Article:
I can’t call myself a Phil Collins fan, but one of the songs I really like is “We Said Hello Goodbye”. It’s from his No Jacket Required album, which contains most of the other Phil Collins songs I like. And this year, the song has taken on more significance than ever for me.
Since January, my husband and I have said goodbye to 10 people who’ve made cross-country and even international moves. Earlier this year, I posted about friendship, inspired by a statement one of my friends made as she prepared for a move to a different part of the country. The title was Life’s Great Friendships. I had no idea then that so many of my different great friendships would be transformed by relocation over the following months.
As many of us were, I was introduced to the concept of losing friendships over geography when I graduated from high school and headed off to college. This happened again, though to a lesser extent, when I left college. While I was in my 20s, my closest friend at the time crossed the Atlantic to live with her new husband. These transitions in friendship didn’t phase me. They were expected. Plus, I was the one who introduced Sue to her future husband, so I had only myself to blame and had plenty of time to prepare.
Tomorrow, two more friends will leave. They won’t be going far… about 12 miles away to a nice suburb that frequently tempts me with the promise of siren-less evenings, well-funded and free schools, the sound of crickets and no fast-food wrappers in my yard. I will feel their loss as much as I do anyone else’s, and in some ways more. Although I know from my experience with my friend Sue that friendships can survive distance, they become something different.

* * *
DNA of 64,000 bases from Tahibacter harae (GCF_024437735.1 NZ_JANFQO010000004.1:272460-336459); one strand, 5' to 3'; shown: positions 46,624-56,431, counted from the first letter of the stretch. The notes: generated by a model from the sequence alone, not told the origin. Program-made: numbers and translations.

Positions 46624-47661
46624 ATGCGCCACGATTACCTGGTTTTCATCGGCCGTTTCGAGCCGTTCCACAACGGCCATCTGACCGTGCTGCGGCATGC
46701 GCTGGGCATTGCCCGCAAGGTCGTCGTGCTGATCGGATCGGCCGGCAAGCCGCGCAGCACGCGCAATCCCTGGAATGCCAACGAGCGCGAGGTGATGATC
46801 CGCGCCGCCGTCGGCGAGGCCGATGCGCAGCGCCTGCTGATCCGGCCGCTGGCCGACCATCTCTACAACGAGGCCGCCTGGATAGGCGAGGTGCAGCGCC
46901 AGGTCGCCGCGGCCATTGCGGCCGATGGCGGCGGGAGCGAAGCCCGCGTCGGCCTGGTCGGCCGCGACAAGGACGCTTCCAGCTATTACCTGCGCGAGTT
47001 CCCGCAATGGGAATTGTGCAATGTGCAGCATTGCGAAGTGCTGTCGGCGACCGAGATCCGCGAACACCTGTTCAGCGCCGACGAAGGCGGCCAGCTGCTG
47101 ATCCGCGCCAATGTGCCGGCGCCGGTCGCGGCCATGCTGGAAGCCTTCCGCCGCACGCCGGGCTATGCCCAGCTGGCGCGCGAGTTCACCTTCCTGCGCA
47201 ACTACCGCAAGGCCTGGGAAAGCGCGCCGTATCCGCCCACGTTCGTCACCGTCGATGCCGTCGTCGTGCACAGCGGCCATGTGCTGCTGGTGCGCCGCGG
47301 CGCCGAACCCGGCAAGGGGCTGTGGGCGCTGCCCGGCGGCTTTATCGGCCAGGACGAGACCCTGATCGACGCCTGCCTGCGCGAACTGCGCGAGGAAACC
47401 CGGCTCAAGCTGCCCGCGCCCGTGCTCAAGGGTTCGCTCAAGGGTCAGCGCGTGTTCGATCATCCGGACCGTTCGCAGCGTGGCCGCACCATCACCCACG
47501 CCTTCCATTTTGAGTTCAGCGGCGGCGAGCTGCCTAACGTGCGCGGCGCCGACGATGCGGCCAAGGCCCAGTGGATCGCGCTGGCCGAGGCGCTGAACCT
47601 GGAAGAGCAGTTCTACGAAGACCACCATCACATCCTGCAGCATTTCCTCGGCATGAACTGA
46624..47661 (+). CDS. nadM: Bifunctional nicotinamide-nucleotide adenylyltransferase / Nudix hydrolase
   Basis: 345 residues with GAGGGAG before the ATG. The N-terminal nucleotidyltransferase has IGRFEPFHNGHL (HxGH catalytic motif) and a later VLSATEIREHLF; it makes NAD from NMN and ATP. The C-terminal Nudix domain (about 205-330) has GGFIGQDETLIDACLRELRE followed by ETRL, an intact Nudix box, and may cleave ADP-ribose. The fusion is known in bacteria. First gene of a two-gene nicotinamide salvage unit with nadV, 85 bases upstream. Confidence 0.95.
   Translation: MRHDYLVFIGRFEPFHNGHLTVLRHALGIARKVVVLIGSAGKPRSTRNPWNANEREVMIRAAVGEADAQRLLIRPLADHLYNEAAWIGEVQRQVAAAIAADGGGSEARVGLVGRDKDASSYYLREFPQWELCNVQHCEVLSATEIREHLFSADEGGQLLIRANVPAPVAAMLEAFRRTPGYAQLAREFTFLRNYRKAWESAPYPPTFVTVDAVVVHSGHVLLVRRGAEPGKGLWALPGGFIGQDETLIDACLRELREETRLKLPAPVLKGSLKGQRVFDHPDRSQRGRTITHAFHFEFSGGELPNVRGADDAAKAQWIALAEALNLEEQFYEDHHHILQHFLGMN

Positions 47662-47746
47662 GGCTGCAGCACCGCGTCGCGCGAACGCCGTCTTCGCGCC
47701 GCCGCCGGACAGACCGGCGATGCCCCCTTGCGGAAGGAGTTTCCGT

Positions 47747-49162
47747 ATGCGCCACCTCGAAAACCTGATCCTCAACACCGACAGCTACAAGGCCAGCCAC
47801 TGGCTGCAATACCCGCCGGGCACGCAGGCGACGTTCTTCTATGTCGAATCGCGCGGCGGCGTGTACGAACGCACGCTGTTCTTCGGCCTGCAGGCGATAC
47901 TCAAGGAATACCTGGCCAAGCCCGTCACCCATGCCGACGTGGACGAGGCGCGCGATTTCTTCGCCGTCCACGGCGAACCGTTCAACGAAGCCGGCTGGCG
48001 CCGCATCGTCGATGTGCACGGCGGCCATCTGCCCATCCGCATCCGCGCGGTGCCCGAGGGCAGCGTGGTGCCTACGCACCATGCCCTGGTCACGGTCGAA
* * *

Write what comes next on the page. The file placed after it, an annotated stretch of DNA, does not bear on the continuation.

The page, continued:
Unlike my other dear friends who have moved, my friend Tina has been a part of my daily life for nearly 10 years. We met through a moms’ group with our first children, ended up living around the block from each other and watched our children grow from babies to ‘tweens. Our families spent hours in each others’ back yards and kitchens drinking wine and eating take-out Thai while the kids stayed up past bedtime because none of us wanted the fun to end. She’s a part of that tight group of women I wrote about in my post on great friendships, one of the key initiators of it. The experiences we’ve shared have been some of the most significant of our adult lives.
Anytime you lose a good neighbor, it’s disappointing. Whenever someone you see almost every day disappears, it’s an adjustment. Saying good-bye to a person who is a neighbor, a daily presence and your friend is a triple-threat.
It’s easy to dismiss the short distance. Plans are made for breakfasts, playdates, workouts, housewarming parties, etc. She’ll remain our friend, I know. But it seems a little more heartbreaking that our friend will find other neighbors who’ll have her back when she needs someone to pick up her kids from school or share in the day-to-day trials of life with a new group of people with whom she’ll eventually have more in common than us. The rest of us are sending our children back to school this week. She’s packing and moving. Already, we’re walking on different paths.
I don’t always know what to say when a friend leaves. My initial reaction generally is to congratulate them, because usually it’s something they want. I’m the only one standing around with a smile for them while others are lamenting their loss. I don’t think it hurts me any less. Maybe it just takes time for the reality to set it. One thing I can say is that I will miss my friend tremendously.
Best of luck on your move, Tina & Dave!